Purchase, who is general secretary of the university’s Conservative Association, denounced the NUS for “focusing on things which aren’t relevant to students, like Israel or condemning ISIS. Students care about things like tuition fees, and they’ve had enough of the NUS imposing things on them which they shouldn’t be ...”
These condemnations of the NUS from the right are at the heart of the attacks on the union. Under the disaffiliation campaigns, even the vaguest and most empty criticism that the NUS makes of British imperialism is a step too far. Right-wing critics such as Mark Wallace, editor of the Conservative Home blog, characterise the union as a “bastion of the loony left” and denounce it for focussing on anything that is not related to specific issues for students on campus.
The right-wing nature of the disaffiliation campaigns is plain to see from the heavy involvement of the Conservatives. Conservative Party student organisations have submitted or supported calls to leave the student union at universities such as Cambridge, Manchester, Birmingham and King’s College London, while the “No to NUS” campaign at Hull University was led by the president of Hull University Conservative Future Society, Dehenna Davison.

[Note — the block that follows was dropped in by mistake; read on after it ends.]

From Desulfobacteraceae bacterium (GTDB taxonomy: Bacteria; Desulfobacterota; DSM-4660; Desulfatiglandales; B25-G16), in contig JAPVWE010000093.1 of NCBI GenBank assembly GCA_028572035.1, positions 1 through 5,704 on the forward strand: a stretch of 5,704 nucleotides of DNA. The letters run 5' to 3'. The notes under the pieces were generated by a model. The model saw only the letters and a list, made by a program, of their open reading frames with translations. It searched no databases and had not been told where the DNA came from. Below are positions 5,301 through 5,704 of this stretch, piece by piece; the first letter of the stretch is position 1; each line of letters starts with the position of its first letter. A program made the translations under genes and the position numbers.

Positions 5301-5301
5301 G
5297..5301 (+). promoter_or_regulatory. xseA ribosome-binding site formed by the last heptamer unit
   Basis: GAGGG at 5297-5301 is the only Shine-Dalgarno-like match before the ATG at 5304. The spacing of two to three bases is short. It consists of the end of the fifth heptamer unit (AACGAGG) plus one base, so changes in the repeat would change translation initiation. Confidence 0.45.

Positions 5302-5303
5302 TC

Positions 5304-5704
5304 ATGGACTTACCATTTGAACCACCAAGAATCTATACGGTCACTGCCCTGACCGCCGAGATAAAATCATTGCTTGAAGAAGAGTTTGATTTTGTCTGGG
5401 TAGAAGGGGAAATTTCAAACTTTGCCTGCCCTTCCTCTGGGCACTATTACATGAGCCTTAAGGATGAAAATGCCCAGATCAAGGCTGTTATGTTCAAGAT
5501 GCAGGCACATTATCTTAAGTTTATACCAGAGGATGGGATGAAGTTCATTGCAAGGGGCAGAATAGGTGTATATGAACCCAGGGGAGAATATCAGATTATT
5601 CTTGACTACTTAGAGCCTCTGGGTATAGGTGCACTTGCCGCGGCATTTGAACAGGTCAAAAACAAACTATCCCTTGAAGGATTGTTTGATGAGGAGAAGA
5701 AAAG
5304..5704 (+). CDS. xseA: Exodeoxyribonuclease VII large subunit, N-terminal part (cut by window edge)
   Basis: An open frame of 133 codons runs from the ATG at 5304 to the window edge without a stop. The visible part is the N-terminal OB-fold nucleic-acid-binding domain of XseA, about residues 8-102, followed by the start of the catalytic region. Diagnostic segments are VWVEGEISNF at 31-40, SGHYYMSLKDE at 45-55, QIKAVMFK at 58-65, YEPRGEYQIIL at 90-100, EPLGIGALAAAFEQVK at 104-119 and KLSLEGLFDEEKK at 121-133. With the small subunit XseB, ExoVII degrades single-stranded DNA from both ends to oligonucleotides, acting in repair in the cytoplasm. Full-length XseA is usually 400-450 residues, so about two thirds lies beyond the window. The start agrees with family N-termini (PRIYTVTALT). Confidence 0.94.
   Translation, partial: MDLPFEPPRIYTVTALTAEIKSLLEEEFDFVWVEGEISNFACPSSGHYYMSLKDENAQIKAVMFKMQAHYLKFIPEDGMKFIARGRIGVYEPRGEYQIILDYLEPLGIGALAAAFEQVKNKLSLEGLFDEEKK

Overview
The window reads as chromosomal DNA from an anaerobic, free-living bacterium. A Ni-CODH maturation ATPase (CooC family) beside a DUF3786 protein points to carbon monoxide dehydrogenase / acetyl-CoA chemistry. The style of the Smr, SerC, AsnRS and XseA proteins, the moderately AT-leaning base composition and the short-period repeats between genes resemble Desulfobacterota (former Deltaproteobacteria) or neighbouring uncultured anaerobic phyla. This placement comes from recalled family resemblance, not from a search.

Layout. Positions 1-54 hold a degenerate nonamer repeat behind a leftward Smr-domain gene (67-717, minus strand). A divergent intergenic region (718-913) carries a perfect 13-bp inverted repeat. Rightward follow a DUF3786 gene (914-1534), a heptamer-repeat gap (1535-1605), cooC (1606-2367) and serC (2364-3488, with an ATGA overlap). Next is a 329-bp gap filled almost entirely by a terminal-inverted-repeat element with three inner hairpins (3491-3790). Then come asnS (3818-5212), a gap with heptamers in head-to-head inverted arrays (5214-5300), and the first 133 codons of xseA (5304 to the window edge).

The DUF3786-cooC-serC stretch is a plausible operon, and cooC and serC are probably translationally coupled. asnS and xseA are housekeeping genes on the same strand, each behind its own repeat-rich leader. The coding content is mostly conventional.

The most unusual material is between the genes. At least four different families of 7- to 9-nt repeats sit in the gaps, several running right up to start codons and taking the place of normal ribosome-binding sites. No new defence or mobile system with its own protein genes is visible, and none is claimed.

Last year, Davison, who stood in both the 2016 local council elections and the 2015 General Election as a Conservative Party candidate, announced her engagement to Tory councillor John Fareham.
Along with other leading individuals calling for disaffiliation, Davison has couched her arguments in terms of issues facing ethnic minority and LGBT+ groups, condemning the NUS for being “detached … from unique issues gay men experience,” and celebrating the achievements of Hull University Students Union for implementing unisex toilets on their campus. These right-wing critics of the NUS have done their utmost to divert students’ attention away from the very real political threats that face them, and to instead direct political opposition into the dead-end channels of identity politics.
The NUS itself, however, is hardly a stranger to the use of identity politics for these ends. Under its widely hated policies of “Safe Spaces” and “No-Platforming,” speakers who are deemed to have views that may be offensive to minorities or selected “oppressed groups” are denied the opportunity to speak. Speakers who have been refused a platform include feminist activist Germain Greer, who the NUS considers to be “transphobic,” and WikiLeaks whistleblower Julian Assange on the grounds that he is “rape denier.”